She looks so peaceful, warm and snug,

Daddy’s right, so I give her a hug.

When daddy goes to work, me and mummy eat together,

she looks a bit sad but tells me she’ll love me forever.

We play with my trains until I get bored,

then to make me smile she gets out my dinosaurs.

“mummy has some things to do” she huffs to me,

she starts to do some washing and sits me at the TV.

When daddy’s home I get all excited and he makes me happy,

mummy says “I now need a little time for me”.

i don’t see her for a little while, I start to miss her,

“let’s get ready for bed” daddy says in a whisper.

After my bath, mummy comes and reads my favourite story,

I start to get sleepy, she kisses my monkey Rory.

“I’ve saved my big kiss just for you” and she kisses my cheek,

but her face feels wet, from her eyes I see water streaks.

As she turns out the light and turns from my view,

She says “I hope you know how much I love you”.

I wriggle around to get myself comfy,

I think “wow, we’ve had such fun. she must really love me”.

– A poem for the days you think you haven’t done much play, haven’t done enough with them or haven’t felt as happy as you should be. They’ll never know, you know.- 

Em 💙



It’s his party and I’ll cry if I bloody want to.


We had a premature birthday party for mine and other babies at our group today. And I was mortified. My suppose-to-be last baby almost reaching his first birthday milestone should have left me happy, warm and reflecting on his 357 (so far) days on earth. Instead I felt robbed that they’ve gone too quickly for me to appreciate them. I wanted them all back. I want them again. This isn’t normal is it?! To feel broody once your youngest is no longer an ‘infant’? We’ve told ourselves no more. We have one income, a cosy home and a pretty busy life. Surely we couldn’t fit anymore in. Could we?!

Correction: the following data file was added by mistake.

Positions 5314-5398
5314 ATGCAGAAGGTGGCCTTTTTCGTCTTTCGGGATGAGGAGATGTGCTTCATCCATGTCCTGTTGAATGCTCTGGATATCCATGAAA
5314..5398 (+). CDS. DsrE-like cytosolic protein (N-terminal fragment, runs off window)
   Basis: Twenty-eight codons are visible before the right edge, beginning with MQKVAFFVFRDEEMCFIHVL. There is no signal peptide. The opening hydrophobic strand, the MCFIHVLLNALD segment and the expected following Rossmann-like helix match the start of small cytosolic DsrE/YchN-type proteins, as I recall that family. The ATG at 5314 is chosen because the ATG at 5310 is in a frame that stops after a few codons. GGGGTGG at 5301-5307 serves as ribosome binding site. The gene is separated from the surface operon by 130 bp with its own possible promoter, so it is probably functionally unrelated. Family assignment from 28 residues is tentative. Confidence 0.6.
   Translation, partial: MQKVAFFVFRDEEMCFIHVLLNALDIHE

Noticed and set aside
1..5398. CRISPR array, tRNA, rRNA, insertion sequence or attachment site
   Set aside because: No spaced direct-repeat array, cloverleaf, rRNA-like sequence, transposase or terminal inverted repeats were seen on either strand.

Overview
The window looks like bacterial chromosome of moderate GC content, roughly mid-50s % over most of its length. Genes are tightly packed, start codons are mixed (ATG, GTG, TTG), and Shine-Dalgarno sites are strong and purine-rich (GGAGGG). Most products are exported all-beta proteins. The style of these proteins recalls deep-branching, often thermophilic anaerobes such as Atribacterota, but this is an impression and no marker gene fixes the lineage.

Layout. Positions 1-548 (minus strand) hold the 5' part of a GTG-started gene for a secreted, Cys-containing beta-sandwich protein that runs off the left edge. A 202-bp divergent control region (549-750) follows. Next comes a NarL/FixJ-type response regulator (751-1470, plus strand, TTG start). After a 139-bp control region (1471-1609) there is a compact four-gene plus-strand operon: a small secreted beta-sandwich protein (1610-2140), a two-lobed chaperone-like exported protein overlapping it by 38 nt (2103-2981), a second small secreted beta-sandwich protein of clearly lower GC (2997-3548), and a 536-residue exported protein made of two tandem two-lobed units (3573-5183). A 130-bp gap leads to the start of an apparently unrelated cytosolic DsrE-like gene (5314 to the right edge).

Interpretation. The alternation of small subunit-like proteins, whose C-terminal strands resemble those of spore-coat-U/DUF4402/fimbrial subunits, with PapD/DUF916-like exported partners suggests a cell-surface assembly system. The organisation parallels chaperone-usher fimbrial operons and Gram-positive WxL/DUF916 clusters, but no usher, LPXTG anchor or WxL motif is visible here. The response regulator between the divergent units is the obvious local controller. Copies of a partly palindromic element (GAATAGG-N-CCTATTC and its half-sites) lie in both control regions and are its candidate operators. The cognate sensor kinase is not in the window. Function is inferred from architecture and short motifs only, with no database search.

I called my husband 2 days before he was due for the snip panicking that we were making the wrong decision and to cancel it. I think my words were “you can’t do this. Don’t let them touch you. No.no.no.” If its possible to hear a smile down a phone, it would have been him, then.It sounded like a big whopper smile too. A few months later we go on to regret that we now have to worry about contraception when deep down we know we shouldn’t have another. Should we?!

We’re quite responsible parents. The boys very rarely spend nights away or are babysat by anyone other than us. And it’s nice that I can occasionally go out for an afternoon for some wine and he can go for a few drinks after work now and then. Leaving the other to happily (mostly) bath and bed the kids. But surely another baby would totally tip that balance. How do they all fit in the bath? How do you do team teeth brushing and toileting?What if sharing bedrooms would mean they wouldn’t settle to sleep as awesomely as they do now? We would question whether it was a wise decision,despite all newborn smells and cuddles, to fix something that wasn’t broken. Would we?!

I never expected this. We have perfection in our children despite Henry shouting “Mummy’s pumped!!” when I pass a cheeky wind in public or that Joey insists on pulling my tops down past my cleavage whenever I try and put him in trolleys or any kind of seat. I thought once I had my two children, regardless of their gender, I’d feel complete. And most of the time I do. But sometimes, I get this creeping “what if?” moment and want to throw caution to the wind. Other times, dealing with the boys leaves me wanting to take up smoking again. We can’t base a whole human life on a why not. Can we?!

I’ve taken the online tests to see what percentage I do/don’t want another child, or how many my ‘subconscious’ wants. They literally come back 50/50 and 2 or 3.  I’ve asked other mothers and most just smugly ‘know’. Some friends tell me not to even think about it. (Just FYI, these are the friends that saw me hobbling around on crutches in my last pregnancy as my hips were separating.) Others tell me my children are the most amazing little people to bless the planet and why not add more. I’ve come close to setting up an online poll just to make a descision once and for all. I welcome any suggestions or tips on how you’re supposed to know. Or if someone could come have a stern word with my womb that would be great.

Em 💙